Each member of the CAC reads every clinical trial protocol, considering all the while how the trial may affect participants and the wider community. They keep an eye out for safety, equity, justice, and relevance. The group then scores the trial protocol on a scale of 1-5. The protocol is generally rejected if it doesn’t reach a score of 3.5, and is sent back to be amended and re-reviewed before it can proceed. Above 3.5, the trial can go ahead, sometimes with amendments as requested by the committee.
3. Review informed consent forms
An informed consent form is an info sheet that potential participants read before participating in a study. Informed consents outline the importance of the research, define the criteria for participation, describe what participants should expect — including any potential risks or benefits — clarify how the results will be shared, and provide further details on issues such as renumeration, biobanking, or follow-up appointments.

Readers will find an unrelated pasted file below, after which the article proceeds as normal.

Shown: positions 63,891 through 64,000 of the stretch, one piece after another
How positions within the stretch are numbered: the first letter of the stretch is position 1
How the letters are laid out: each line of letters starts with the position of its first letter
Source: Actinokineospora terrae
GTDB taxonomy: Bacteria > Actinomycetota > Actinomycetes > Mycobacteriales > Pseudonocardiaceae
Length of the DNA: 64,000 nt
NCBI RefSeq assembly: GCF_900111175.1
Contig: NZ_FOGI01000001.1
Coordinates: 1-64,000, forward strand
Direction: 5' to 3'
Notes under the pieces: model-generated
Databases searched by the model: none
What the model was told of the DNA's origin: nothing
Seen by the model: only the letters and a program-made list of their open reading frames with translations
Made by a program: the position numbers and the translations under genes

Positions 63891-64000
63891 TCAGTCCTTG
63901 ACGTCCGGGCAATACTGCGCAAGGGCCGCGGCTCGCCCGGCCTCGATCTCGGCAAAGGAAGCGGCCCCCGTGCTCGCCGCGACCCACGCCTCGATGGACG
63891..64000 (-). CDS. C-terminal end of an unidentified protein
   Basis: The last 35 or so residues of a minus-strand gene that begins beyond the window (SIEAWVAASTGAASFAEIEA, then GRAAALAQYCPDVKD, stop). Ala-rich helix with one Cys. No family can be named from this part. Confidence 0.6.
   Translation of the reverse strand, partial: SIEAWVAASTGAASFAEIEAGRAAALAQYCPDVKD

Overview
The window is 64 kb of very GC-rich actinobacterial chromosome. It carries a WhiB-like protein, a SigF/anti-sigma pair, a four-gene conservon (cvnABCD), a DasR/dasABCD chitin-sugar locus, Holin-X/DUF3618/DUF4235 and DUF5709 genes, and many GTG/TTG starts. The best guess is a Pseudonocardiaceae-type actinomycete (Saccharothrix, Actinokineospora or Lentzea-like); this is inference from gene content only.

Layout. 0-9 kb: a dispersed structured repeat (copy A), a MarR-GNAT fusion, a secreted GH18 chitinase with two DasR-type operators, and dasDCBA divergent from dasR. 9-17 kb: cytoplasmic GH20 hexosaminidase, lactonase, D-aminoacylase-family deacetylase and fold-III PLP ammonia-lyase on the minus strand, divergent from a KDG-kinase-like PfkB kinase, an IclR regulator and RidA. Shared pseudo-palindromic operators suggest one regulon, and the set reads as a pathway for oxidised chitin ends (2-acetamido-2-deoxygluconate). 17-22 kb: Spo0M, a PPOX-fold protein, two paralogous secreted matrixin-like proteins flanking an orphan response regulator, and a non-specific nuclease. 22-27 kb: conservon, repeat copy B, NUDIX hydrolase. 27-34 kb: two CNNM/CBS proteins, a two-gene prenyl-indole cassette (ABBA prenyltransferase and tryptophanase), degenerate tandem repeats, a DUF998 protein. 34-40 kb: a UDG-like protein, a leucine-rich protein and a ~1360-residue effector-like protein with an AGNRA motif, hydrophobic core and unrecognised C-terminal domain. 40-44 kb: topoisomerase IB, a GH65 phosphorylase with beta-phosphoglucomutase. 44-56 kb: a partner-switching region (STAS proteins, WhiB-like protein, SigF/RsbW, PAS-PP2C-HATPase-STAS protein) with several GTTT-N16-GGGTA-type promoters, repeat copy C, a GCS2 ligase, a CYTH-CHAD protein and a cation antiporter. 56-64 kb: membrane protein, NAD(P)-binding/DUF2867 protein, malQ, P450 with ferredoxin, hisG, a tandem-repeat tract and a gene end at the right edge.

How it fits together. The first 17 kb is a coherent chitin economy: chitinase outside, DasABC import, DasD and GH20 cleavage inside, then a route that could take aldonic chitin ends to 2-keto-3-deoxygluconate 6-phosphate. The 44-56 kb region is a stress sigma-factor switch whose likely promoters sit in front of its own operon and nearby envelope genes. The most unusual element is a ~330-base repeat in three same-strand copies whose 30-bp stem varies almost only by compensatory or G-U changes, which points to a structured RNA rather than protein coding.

Informed consent forms are critical in clinical trial design, since they influence whether someone chooses to participate or not. These documents also provide accountability and ensure that participants are treated fairly and equitably. The CAC assesses which information should be included, or whether the risks and benefits associated with participation are clearly laid out. Finally, they make sure that the language on the consent form is readable and accessible to all members of the community.